Manufacturer and builder 12, 1872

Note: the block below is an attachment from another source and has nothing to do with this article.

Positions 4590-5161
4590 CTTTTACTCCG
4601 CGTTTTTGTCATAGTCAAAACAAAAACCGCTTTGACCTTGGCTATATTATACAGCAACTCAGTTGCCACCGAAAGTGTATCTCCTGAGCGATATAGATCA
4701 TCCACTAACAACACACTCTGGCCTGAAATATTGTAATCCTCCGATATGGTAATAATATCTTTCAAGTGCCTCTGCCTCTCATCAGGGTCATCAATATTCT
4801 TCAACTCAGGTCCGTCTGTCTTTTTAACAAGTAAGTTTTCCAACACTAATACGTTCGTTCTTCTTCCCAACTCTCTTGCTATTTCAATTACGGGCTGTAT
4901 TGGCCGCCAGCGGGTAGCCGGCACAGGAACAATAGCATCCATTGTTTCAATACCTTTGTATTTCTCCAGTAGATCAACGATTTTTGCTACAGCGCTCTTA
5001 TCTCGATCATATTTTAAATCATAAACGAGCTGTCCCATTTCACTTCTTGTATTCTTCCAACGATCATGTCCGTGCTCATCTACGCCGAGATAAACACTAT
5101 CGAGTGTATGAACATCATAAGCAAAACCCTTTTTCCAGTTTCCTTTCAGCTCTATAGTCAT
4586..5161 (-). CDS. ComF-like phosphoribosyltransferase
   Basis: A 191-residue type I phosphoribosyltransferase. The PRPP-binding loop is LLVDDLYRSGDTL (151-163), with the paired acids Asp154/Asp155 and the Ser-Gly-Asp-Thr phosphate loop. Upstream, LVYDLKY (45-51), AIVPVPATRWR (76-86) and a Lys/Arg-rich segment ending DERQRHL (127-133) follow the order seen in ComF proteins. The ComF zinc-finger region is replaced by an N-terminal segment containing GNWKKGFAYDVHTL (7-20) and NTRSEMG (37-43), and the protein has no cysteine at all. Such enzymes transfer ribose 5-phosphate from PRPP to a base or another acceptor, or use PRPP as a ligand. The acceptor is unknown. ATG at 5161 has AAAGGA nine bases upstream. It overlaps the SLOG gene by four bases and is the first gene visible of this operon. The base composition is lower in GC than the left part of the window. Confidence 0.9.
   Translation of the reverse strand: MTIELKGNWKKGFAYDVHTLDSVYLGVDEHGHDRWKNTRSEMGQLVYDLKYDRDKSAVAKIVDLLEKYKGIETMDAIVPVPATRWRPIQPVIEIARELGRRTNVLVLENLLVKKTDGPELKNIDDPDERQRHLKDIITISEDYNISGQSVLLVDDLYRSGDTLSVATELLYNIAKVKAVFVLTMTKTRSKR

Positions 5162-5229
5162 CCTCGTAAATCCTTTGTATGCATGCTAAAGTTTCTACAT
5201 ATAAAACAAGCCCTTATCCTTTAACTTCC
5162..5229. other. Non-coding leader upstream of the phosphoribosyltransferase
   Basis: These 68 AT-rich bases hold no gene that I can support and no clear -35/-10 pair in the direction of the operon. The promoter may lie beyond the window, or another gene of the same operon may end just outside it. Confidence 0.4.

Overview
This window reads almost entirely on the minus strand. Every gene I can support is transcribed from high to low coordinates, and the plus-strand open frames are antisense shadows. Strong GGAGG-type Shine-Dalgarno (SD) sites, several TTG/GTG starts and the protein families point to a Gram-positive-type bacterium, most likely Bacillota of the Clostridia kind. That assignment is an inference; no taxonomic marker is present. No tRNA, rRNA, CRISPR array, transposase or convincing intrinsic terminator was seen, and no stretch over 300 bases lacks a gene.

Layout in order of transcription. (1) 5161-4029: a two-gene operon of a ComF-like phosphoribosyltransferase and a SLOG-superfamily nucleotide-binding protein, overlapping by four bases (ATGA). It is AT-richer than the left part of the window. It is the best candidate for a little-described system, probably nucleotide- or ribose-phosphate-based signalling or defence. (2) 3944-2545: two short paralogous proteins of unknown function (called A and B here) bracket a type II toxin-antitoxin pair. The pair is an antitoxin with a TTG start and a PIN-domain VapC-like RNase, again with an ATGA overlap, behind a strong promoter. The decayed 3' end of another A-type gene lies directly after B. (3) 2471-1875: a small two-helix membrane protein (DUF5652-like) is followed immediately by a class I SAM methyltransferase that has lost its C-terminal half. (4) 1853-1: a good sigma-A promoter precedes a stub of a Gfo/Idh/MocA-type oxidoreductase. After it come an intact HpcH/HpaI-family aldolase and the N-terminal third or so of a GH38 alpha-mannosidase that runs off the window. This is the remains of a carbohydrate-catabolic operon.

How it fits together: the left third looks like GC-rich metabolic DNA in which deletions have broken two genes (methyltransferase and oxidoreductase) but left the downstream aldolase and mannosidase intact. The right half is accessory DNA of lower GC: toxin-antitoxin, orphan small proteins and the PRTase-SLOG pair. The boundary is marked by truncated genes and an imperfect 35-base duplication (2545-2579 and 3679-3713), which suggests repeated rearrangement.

The old way of darkening pale mahogany is to cover it with a wash of lime water, or milk of lime. This method is, however, open to the objection that some pores will become filled up with solid lime, and show, afterwards, white lines and white points, very difficult to remove. Other alkalies, like potash and soda, are not open to this objection, and will darken some kinds of wood more or less; a solution of bichromate of potash, in water, will also darken wood, but when the wood contains tannic or gallic acid, it will be blackened more or less. The best method is, perhaps, simply a stain made of a decoction of logwood in water, a tincture of dragon'sblood in alcohol, alkanet root in turpentine or oil; we often have used, with great success, burnt sienna, or Van Dyke brown, finely ground in linseed oil, and rubbed in with a flannel; the sienna gives a richer red-brown, the Van Dyke brown a darker brown. The latter method may be used to stain any kind of wood, and is in many cases preferable over stains put on by watery decoctions of dyewoods.